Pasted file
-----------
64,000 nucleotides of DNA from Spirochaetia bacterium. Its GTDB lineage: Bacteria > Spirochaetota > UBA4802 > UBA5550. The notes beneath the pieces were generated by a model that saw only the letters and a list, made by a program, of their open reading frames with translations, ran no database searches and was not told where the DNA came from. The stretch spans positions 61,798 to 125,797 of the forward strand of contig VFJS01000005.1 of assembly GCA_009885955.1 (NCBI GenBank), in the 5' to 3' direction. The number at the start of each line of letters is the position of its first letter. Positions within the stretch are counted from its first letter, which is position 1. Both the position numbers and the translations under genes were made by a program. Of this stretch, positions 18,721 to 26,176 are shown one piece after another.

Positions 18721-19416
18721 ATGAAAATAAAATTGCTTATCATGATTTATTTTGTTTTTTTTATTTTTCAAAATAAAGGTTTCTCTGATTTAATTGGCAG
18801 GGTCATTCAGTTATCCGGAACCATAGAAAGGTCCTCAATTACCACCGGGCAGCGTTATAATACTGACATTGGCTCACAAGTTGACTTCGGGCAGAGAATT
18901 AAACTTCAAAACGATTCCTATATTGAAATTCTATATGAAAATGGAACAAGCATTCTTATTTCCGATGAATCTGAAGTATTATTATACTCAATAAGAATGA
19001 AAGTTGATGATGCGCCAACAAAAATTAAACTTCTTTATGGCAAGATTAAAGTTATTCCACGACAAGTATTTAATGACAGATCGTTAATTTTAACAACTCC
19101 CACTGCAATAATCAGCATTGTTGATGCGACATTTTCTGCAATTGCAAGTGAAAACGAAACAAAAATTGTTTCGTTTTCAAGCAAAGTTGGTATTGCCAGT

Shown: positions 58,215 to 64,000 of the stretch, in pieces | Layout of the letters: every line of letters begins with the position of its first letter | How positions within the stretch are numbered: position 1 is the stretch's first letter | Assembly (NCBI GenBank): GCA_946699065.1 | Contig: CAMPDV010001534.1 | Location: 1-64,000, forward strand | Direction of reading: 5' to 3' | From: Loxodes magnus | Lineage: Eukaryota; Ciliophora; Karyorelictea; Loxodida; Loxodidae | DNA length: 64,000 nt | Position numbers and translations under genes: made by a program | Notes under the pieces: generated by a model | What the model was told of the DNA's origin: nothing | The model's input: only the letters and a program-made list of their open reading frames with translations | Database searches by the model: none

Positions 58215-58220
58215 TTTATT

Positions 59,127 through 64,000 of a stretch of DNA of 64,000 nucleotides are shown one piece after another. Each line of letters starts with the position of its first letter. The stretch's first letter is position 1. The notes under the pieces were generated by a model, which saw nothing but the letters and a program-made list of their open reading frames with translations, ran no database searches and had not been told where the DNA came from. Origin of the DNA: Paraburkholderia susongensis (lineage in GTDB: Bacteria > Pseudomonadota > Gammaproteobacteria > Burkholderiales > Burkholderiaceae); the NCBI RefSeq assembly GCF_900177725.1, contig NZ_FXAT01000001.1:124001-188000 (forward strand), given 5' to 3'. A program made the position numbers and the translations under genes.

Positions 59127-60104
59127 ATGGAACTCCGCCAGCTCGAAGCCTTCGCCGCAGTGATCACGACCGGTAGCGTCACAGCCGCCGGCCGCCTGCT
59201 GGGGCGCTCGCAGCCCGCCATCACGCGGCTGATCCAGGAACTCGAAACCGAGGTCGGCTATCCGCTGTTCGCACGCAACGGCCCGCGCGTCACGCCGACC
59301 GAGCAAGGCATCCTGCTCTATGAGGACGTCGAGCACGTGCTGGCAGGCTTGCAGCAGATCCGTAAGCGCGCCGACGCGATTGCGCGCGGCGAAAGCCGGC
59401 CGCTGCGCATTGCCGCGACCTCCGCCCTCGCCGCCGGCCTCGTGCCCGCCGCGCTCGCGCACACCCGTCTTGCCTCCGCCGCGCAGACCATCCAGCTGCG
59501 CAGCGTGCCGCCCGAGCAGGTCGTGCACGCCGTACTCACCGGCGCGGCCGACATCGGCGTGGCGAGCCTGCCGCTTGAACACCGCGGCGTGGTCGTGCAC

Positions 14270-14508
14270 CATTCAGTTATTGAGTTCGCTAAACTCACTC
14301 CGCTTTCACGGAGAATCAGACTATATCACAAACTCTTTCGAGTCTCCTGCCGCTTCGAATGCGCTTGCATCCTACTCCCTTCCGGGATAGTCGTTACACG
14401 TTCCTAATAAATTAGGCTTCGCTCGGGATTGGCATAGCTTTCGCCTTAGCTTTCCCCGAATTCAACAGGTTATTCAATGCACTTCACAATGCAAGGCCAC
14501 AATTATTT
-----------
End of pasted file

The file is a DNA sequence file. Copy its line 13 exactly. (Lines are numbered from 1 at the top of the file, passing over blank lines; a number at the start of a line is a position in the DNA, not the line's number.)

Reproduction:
59127 ATGGAACTCCGCCAGCTCGAAGCCTTCGCCGCAGTGATCACGACCGGTAGCGTCACAGCCGCCGGCCGCCTGCT